that they were in the habit of retiring between the hours
of nones and vespers, to read or write, or otherwise employ
themselves. This is the building which goes by the
traditional name of the Nunnery. That is an obvious
misnomer. Graham of Duchray was, no doubt, right
when he called it "the dwellings of the Churchmen."
Of the wing running westwards from the northern
portion of this long building, only some fragments of
wall remain. In this Mr. M'Gregor Stirling has placed
The Lake of Menteith. 121
the Dormitory and the Kefectory. Perhaps in his time
there were indications, not now to be seen, which led him
to this identification. We can advance nothing either to
support or contradict it beyond this, that there has
evidently been an entrance or perhaps two from the
kitchen into what he supposes to have been the Kefectory.
The Dormitory he places on the north side. The upper
(northern) wall of it has been entirely removed to make
way for the last earl's " approach " to the family burial-
place. The west wall also has disappeared. 1 In the south
wall is an entrance into the Refectory, and in the south-
east corner another, which may have led either to the
kitchen or to the apartments above. The Refectory has
lost entirely its west and south walls. Of the two doors
in the eastern wall, one seems to have led directly to the
kitchen, and the other opens on the foot of the stairs
which led up to the Prior's Chamber and the apartments
on the second storey. The vegetable garden is placed to the
south of the Refectory, but there were most probably exten-
sive gardens on the east side of the buildings as well.
The choir of the Church including a space of nearly
seventy feet in length by over twenty-three feet in breadth
is the last resting-place of Stewarts and Grahams of
the family of the Earls of Menteith and its branches, and
of Drummonds, a family related to the earlier earls, and
closely connected with the district and the Priory.
1 It may be doubted whether there ever was a dormitory building on the north
side of the refectory. More likely the whole space between the north wall of the
refectory and the south wall of the Church was taken up by the cloisters and the
cloister-gaith ; while the dormitory was in the upper storey of the building,
approached by the staircase, a portion of which is still to be seen near the entrance
to the kitchen.
CONJECTURAL GROUND FLAST OF PRIORI.
1815. .- .._,
P . Q
j Chapter Hotwe ;
4 Arches X fatten. : To-nibston*
Clrurch. arul | Clwrir j | <rf' |
^t? JK J?
The above plan is reproduced, by permission, from the work of the Rev. IV.
McGregor Stirling. Since it was made, excavations conducted by the late Admiral
Erskine have shown more accurately the foundations of the aisle and other buildings
on the north side of the Church. In other respects, also, it is not perfectly accurate,
but it is extremely interesting as the first attempt to delineate the ground plan of
the buildings, and will serve to illustrate the references to Mr Stirling's remarks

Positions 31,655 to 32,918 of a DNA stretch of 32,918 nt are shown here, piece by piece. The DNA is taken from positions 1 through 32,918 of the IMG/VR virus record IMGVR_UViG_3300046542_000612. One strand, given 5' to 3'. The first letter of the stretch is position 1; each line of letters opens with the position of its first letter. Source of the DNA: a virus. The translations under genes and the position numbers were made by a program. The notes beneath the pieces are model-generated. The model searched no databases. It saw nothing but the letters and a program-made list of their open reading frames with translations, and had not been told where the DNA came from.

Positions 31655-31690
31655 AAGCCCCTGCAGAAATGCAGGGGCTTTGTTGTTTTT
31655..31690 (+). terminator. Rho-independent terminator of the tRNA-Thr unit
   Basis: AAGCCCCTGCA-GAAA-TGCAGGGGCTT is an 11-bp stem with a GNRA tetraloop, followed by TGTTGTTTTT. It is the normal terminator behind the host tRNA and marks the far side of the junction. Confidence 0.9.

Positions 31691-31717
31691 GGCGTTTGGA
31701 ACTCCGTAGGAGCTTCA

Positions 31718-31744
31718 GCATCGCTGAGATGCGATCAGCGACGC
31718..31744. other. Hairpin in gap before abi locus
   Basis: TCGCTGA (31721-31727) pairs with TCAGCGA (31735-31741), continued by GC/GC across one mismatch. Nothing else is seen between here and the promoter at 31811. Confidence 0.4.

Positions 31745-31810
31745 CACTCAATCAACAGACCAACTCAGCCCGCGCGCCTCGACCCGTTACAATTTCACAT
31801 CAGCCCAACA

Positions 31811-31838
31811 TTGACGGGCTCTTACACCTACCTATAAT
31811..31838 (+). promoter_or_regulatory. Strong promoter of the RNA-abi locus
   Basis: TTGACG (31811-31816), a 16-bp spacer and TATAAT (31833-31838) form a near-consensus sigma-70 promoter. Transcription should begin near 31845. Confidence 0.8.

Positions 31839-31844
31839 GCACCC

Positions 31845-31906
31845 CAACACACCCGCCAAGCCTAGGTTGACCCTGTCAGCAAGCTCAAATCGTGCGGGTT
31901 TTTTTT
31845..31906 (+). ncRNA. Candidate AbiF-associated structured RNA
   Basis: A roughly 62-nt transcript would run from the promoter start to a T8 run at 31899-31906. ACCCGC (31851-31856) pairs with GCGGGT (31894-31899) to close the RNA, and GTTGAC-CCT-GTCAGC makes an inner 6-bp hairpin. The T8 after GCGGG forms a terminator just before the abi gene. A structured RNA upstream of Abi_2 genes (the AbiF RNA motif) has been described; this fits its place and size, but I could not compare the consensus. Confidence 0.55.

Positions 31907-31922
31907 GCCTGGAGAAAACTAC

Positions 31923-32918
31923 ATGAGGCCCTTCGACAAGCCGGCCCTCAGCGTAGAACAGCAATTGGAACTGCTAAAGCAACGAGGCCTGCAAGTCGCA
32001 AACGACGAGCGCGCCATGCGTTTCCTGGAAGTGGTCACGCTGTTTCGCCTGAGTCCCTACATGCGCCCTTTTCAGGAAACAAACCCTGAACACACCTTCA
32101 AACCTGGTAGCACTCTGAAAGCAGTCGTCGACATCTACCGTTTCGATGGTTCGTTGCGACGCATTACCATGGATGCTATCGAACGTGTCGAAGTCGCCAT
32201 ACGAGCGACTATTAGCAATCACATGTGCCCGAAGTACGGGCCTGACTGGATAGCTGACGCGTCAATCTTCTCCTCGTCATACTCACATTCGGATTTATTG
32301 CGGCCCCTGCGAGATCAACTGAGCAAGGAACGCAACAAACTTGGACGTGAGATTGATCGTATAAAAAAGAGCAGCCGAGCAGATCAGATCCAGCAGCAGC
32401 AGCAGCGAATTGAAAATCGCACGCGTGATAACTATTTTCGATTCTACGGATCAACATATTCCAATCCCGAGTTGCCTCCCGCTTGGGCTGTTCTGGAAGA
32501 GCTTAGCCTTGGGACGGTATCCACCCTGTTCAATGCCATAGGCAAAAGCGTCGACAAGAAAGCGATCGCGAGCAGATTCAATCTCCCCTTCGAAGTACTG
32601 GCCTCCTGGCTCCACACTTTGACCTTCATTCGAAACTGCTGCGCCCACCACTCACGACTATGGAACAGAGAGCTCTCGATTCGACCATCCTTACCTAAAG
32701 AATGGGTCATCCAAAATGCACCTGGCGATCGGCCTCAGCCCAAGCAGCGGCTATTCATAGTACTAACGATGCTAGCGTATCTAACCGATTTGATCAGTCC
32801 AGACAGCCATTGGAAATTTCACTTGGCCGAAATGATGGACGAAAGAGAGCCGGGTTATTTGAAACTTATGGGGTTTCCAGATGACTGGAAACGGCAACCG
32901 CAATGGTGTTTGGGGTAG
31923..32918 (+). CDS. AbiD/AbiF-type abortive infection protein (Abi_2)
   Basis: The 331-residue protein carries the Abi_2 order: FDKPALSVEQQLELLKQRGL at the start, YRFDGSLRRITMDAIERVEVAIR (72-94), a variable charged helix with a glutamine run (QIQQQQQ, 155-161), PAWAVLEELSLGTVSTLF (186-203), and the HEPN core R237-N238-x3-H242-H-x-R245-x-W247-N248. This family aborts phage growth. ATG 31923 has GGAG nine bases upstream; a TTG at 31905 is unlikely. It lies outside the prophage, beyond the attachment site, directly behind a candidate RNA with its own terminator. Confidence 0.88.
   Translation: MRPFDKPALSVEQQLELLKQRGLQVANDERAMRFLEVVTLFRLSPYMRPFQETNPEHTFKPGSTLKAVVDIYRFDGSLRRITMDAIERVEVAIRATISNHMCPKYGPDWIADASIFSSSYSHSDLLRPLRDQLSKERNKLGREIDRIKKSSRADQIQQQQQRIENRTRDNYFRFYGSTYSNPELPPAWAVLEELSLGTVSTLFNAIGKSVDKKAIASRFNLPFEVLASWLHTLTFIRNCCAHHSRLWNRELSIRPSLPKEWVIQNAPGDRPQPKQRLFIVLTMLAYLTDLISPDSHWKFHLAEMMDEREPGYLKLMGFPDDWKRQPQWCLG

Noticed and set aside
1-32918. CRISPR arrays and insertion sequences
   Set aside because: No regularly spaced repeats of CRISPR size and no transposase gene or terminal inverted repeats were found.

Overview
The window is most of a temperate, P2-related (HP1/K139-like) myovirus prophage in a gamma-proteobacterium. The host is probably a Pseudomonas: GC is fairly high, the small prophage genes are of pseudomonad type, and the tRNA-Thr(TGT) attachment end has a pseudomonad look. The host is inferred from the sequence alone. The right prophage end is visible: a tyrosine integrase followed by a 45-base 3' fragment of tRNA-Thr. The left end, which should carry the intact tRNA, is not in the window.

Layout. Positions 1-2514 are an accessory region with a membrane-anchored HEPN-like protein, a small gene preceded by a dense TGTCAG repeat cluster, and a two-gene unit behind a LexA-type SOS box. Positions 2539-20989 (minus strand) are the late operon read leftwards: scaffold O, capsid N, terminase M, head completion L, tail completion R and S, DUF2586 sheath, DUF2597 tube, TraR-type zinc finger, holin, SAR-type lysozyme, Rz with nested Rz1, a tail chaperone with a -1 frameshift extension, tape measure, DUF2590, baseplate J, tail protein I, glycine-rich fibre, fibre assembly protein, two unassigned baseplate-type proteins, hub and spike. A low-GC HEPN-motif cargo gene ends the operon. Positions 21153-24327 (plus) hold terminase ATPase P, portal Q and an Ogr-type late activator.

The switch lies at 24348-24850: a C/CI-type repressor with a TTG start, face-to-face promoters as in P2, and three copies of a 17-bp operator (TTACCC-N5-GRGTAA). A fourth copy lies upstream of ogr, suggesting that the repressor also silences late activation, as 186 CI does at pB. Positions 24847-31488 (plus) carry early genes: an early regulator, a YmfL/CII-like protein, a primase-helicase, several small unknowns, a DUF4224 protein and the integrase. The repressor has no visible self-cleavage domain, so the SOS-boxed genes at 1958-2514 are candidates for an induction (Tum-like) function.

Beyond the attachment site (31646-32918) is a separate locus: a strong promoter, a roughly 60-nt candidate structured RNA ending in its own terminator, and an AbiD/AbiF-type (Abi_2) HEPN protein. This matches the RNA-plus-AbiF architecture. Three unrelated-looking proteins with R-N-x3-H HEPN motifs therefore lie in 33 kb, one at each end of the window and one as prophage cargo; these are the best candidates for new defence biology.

in the preceding pages.
The Lake of Menteith. 123
The most striking monument is that near the centre
of the choir, supposed to occupy the space in front of
where the High Altar once stood. It is believed to com-
memorate Walter, the first Stewart Earl of Menteith, and
his Countess Mary, who was the younger daughter of
Maurice, the last earl of the original line of Menteith.
Earl Walter Stewart died in 1294 or 1295, his Countess
having predeceased him. The more ancient earls are said
to have had their place of sepulture in the Church of
Kippen. But in the year 1286, Earl Walter, along with
his son, Alexander, and his daughter-in-law, Matilda, gave
that Church to the Abbey of Cambuskenneth, in order
to obtain a burial-place in the Abbey. He was not,
however, buried at Cambuskenneth, but beside his wife
in the choir of Inchmahome.
The monument represents a knight and lady lying side
by side, their heads supported by cushions, and their feet
resting on lions (or dogs). The knight has his right arm
round the lady's shoulder, and his left is laid across her
waist, while the lady's left arm lovingly encircles the neck
of her lord. The lady is clad in a long flowing garment,
the folds of which are beautifully sculptured. Her head
is covered with an ample cloth falling down behind the
neck and shoulders. The knight wears a suit of armour,
covered with a surcoat. The round helmet which he
wears on his head is encircled by something like a coronet
or chaplet. The large triangular shield borne on the
knight's left shoulder has for armorial bearings the well-
known fess cheque, in three tracts, of the Stewarts, with a
label of five points, which latter, as heraldic writers tell us,
124 The Lake of Menteith.
is a mark of cadency. Walter Stewart was the second
son of the High Steward of Scotland. A seal of his,
appended to a document, dated 1292, preserved in the
Public Eecord Office, shows exactly the same armorial
bearings, with the legend, 8. Wcdteri Senescalli Comt de
Menetet. This coat of arms clearly establishes the identity
of the knightly effigy. Walter Stewart was the only Earl
of Menteith who bore the Stewart arms in this simple
form. A seal of his son, Alexander, the sixth earl, has
the three bars wavy representing the arms of the old
Menteith line (his mother's) surmounted by the fess
cheque. Earl Walter does not appear to have assumed the
armorial bearings of the earldom of Menteith.
The figure is cross-legged thus indicating a crusader,
or at any rate, one who had vowed a crusade. For it
was not necessary for one to have actually gone on
crusade te entitle him to have his effigy represented
in this sacred and symbolic attitude. It was enough if
he had vowed. A substitute could be provided, or a
dispensation could be obtained for a suitable sum. But
it appears that Walter Stewart did really go crusading,
though it is doubtful whether he reached the Holy Land.
Along with his brother Alexander, the High Steward, and
other Scottish knights, he joined the crusade led by Louis